Saturday, December 25, 2010

215. Not My Cat Jeoffrey

I’m sorry to tell you this, but
there are no cats in poems.

At times, people have reported
sightings and told stories of such cats,
yet none has ever been found.
None of these stories could be
corroborated. That is because
they are imposibble.

Don’t worry about this, though,
because a poem cannot hold a cat
and could not manage it
if the cat showed up inside it.

While I was writing this, the whiskers
of my cat appeared out of
the darkness around me (because
I am sitting in the dark as I type),
only his whiskers. Beside me
there appeared a small tuft
of glossy whiskers, white
in the light of the computer screen.

They quickly disappeared
back into the darkness and without
any sound, not even the sense
of a weight leaving the couch
I was sitting on, I am still sitting on.

This cat is quiet, voiceless, unless
he believes it is time for a meal.

His name, for he has a name,
for he is a real cat, and for his name
isn’t Jeoffrey—he is not my cat Jeoffrey
even if I am myself Geoffrey—his name
is Gate Wilder Squid, which is not
a name invented for him. The original
Gate Wilder Squid was an imaginary cat,
born in a shoe closet at the top of a run of stairs
and between two worlds separated from each other
only by a mirror, itself the portal back and forth between
these two worlds. And I told the stories
of this Gate Wilder Squid to my two children
when they were young. These were bedtime stories,
some of them scary, but my cat is named Gate.

Gate is a Manx, a large grey tabby, with
all the circular robustness of a Manx, the two coats
of fur, the higher back legs, and he is
a rumpy riser—only three or four vertebrae
in place of a tail. He is a beautiful cat and larger
than any of our small dachshunds, with their miniature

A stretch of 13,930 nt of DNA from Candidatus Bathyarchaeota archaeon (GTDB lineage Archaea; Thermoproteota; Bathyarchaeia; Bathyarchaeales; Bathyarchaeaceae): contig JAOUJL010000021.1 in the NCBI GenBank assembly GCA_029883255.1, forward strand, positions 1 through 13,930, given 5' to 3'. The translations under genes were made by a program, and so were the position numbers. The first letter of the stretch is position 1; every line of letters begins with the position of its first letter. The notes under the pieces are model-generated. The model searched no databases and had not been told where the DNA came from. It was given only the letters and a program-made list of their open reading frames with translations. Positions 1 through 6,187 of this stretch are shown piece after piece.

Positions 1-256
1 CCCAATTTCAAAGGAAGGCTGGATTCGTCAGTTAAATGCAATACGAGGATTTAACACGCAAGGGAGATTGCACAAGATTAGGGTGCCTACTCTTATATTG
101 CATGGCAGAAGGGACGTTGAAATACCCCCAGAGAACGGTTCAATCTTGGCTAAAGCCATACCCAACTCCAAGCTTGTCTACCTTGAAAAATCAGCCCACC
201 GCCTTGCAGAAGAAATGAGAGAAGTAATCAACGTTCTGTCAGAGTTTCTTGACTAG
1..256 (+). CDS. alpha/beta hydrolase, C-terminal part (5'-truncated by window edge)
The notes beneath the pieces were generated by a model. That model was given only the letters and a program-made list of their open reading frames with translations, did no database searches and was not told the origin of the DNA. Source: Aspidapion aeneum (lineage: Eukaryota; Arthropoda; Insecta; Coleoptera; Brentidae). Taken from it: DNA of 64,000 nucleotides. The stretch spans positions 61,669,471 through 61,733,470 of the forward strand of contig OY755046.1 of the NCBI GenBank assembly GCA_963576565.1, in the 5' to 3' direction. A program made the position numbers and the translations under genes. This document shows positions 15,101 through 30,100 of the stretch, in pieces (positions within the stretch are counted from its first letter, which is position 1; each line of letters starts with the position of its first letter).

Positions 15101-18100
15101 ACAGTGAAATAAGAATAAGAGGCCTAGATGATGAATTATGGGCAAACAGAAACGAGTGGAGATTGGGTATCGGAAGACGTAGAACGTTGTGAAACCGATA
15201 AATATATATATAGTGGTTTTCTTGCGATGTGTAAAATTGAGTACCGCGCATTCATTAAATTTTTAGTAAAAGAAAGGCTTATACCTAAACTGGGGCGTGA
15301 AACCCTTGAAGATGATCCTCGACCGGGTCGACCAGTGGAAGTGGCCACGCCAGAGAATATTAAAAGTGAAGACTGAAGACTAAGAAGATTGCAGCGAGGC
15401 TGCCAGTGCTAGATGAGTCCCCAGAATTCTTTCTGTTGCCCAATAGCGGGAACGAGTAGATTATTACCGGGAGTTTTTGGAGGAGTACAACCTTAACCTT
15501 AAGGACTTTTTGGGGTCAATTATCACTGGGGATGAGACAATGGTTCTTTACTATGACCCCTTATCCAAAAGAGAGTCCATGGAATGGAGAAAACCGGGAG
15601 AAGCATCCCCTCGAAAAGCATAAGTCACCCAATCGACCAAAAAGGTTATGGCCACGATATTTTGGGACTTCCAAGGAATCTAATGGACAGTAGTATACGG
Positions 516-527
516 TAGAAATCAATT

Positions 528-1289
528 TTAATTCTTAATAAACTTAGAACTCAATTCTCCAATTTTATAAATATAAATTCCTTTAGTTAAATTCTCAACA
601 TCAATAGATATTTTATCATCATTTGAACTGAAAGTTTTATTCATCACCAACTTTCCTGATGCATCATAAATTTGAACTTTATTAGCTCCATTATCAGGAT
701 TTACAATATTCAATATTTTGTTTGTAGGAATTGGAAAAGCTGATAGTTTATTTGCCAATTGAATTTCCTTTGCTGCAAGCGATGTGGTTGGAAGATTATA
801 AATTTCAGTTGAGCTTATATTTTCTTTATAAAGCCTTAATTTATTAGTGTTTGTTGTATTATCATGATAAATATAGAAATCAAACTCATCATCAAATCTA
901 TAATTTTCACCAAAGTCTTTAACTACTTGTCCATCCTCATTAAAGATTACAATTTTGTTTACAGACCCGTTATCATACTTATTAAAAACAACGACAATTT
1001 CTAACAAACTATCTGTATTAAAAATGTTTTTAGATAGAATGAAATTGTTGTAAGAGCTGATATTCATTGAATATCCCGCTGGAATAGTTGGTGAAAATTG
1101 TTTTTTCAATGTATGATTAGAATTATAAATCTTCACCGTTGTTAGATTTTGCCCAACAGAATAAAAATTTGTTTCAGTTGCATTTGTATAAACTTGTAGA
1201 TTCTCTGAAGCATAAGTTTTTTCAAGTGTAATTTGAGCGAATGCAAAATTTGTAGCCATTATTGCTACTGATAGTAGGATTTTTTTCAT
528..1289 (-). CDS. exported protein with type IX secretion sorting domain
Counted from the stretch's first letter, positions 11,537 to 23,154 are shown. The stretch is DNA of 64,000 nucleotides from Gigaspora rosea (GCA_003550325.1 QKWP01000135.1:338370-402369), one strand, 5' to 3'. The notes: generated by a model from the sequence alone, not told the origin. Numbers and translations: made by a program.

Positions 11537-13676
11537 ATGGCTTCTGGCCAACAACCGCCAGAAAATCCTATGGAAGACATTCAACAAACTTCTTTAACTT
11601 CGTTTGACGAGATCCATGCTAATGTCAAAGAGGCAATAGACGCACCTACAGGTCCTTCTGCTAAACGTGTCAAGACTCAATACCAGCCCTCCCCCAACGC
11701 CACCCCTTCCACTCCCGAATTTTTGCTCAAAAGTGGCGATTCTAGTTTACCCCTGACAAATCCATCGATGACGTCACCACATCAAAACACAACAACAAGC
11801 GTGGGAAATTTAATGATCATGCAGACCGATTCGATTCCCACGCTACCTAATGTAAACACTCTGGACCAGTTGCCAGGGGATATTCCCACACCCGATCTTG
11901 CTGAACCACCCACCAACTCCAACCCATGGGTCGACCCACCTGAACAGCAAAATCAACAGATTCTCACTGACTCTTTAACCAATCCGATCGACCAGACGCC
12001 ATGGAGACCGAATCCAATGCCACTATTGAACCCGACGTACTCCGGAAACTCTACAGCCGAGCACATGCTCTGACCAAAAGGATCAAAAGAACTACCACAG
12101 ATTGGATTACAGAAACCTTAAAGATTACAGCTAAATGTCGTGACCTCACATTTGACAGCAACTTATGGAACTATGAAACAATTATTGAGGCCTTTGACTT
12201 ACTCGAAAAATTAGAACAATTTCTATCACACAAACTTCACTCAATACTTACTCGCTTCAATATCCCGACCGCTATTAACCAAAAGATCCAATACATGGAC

legs. All of our pets are freaks of nature.

He is a friendly cat, my cat Gate,
though not usually demonstrative.
He likes to sit beside me as I type,
or he might nudge me to pet him,
and when I do his fur releases its hairs,
which then float in the air and cover
my hands. He never wants to sit
in a lap, even thought he always
wants to lie beside someone,
especially on a cold night.

My cat Gate,
whose name is almost Gato,
is not much of a cat. He will come
if I call his name or run my thumb
and forefinger together. He is lonely
without company.

Still he is enough of a cat that he will
dart away at the sound of a sneeze.
I call him a fraidy cat for this
and other reasons.

He is a good mouser. It is winter now,
which is the time of year when mice
return to this house to escape into its
relative warmth. (I am typing this
from underneath a blanket.) We have
no mice this year, but most years we have mice
for a few weeks, until Gate has waited for each
of them, caught each, and then played with them
until they’ve died. The process can be brutal,
with the screaming of mine going on for
a half an hour, maybe more. He never eats
the mice, though. He only kills them.

Once again, I apologize that I cannot
give you a poem with a cat in it, so I give you
a poem that talks about a cat, a real cat,
a real beast of fur and startling green eyes.

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